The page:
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How to milk the system, and get away with murder..

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  • #16
    Originally posted by Mountain Man View Post
    The real question is why did you post this? It has nothing to do with the thread.
    Well this is a history board, forgive me.

    In addition to what Seb said, "per malheur" is used here in Flanders also in the sense of "by coincidence" , don't know if the French use it the same manner.

    Still I figured there may have been an interesting, well... history to the name.

    Originally posted by Urban hermit View Post
    Totally off topic,
    A man has murdered several people and all you want to know is how the county in which he committed his latest crimes got named?
    Yes, sorry again.

    Perhaps you should join a murder and petty crime board

    People get murdered all the time, that's totally uninteresting.
    High Admiral Snowy, Commander In Chief of the Naval Forces of The Phoenix Confederation.

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    • #17
      who isn't 'insane'' when they murder?
      I think if you really are ''insane'' when you murder, you are more dangerous than the passion/impulse killer that kills for something like killing someone for sleeping with their wife/etc..
      Hinckley should be in prison for life

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      • #18
        Originally posted by Snowygerry View Post
        Well this is a history board, forgive me.

        In addition to what Seb said, "per malheur" is used here in Flanders also in the sense of "by coincidence" , don't know if the French use it the same manner.

        Still I figured there may have been an interesting, well... history to the name.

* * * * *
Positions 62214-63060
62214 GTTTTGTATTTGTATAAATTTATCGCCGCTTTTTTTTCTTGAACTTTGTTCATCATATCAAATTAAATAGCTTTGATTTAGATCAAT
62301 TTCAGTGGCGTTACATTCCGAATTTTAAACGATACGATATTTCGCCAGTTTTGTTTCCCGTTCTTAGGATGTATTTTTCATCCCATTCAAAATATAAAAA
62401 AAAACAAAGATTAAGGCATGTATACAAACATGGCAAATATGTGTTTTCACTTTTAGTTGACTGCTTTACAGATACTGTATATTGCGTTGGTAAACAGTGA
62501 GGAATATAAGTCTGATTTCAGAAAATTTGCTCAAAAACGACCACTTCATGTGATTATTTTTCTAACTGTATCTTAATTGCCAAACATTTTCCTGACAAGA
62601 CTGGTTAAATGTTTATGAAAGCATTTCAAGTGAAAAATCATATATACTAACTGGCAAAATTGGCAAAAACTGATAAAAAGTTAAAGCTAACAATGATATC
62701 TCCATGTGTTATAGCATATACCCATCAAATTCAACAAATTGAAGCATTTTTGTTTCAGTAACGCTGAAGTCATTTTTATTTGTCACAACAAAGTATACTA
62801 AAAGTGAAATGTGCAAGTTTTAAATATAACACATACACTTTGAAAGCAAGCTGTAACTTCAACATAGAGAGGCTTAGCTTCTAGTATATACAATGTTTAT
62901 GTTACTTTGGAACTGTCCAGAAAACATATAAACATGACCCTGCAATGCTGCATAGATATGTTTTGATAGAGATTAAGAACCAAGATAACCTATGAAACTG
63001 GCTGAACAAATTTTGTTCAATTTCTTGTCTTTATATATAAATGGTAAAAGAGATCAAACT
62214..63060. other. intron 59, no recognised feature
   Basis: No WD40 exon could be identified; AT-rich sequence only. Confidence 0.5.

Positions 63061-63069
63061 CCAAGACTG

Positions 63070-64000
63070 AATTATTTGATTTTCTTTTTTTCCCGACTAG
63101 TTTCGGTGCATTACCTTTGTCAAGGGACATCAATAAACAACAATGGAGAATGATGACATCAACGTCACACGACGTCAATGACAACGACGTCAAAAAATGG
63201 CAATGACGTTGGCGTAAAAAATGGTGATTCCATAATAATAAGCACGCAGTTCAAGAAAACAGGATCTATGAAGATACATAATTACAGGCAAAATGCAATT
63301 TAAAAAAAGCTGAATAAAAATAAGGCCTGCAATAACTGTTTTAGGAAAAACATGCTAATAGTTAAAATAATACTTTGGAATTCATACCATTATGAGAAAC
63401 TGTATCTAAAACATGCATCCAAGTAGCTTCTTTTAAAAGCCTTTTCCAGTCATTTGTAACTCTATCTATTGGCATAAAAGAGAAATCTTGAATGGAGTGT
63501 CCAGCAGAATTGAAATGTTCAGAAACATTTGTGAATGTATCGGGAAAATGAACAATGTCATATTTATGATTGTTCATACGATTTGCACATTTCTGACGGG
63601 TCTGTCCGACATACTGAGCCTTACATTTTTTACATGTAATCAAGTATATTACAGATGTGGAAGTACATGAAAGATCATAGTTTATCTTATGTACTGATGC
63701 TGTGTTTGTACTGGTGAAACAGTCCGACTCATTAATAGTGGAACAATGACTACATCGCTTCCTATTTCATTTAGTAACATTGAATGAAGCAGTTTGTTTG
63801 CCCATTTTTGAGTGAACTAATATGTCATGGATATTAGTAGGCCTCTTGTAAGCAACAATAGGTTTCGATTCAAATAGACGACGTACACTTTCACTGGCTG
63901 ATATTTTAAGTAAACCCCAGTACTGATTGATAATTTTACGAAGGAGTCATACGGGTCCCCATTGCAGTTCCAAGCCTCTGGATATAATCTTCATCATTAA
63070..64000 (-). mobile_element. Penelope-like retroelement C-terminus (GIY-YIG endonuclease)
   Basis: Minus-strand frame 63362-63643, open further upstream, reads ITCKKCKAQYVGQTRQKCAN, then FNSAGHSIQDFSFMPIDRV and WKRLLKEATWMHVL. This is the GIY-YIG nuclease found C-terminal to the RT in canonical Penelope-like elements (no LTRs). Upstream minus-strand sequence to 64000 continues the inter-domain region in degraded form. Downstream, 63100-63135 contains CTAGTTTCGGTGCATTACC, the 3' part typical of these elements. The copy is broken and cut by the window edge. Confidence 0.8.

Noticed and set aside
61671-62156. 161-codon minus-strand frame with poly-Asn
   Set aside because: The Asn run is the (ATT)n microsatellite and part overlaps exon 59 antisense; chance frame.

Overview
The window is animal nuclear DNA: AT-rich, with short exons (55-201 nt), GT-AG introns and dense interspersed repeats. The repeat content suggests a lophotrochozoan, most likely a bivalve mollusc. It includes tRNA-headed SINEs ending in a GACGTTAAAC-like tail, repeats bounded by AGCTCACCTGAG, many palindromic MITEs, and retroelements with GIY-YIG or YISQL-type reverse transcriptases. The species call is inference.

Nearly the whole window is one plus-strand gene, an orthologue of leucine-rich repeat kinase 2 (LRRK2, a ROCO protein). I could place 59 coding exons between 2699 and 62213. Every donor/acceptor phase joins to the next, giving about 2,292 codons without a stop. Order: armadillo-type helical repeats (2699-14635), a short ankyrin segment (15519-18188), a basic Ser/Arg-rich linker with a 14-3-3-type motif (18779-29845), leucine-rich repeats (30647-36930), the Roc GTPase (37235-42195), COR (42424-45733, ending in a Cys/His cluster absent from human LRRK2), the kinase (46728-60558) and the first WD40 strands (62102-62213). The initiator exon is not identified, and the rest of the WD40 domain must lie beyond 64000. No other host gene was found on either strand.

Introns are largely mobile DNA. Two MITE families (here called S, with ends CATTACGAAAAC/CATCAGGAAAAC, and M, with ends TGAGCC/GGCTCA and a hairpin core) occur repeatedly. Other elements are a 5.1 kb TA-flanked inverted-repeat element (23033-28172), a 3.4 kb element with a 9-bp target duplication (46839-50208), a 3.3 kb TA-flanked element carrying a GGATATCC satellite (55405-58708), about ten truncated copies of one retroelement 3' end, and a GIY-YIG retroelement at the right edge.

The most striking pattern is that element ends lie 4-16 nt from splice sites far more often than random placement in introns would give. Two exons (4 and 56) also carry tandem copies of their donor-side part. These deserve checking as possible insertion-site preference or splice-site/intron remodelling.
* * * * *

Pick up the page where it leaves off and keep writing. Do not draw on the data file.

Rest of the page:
Yes, sorry again.

        Perhaps you should join a murder and petty crime board

        People get murdered all the time, that's totally uninteresting.
        If you don't like the topic stay off it
        Dispite our best intentions, the system is dysfunctional that intelligence failure is guaranteed.
        Russ Travers, CIA analyst, 2001

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        • #19
          Originally posted by Urban hermit View Post
          Except he wasn't in a prison and when he walked out he wasn't on parole, he was a freeman.
          Parole never stopped a crime.

          Twenty years inside is a win. A lot of murderers do far less.
          Any man can hold his place when the bands play and women throw flowers; it is when the enemy presses close and metal shears through the ranks that one can acertain which are soldiers, and which are not.

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          • #20
            Originally posted by Snowygerry View Post
            Well this is a history board, forgive me.

            In addition to what Seb said, "per malheur" is used here in Flanders also in the sense of "by coincidence" , don't know if the French use it the same manner.

            Still I figured there may have been an interesting, well... history to the name.



            Yes, sorry again.

            Perhaps you should join a murder and petty crime board

            People get murdered all the time, that's totally uninteresting.
            Rereading the article today I had to contemplate your question a bit.
            This wasn't merely a murder, this guy killed his first wife, conspired with his lawyer and a shrink who has now been booted from the shrink industry for his poor practices.
            He cost the tax payers 30k per month for 20 years.
            The shrink that treated him while he was institutionalized warned the panel that released him that he would most likely kill again, soon.
            He then kidbapped his present girl friend who had restraining orders on him, stabbed her while he drove his vehicle then ran his truck head on into a van carrying a family and killed a father, a mother and seriously injured innocent children.
            All because our justice system cares nothing about justice. How many lives have been destroyed by this one man, his lawyer and his phony shrink?
            And you don't care. I believe it.
            Last edited by Urban hermit; 31 Mar 17, 21:40.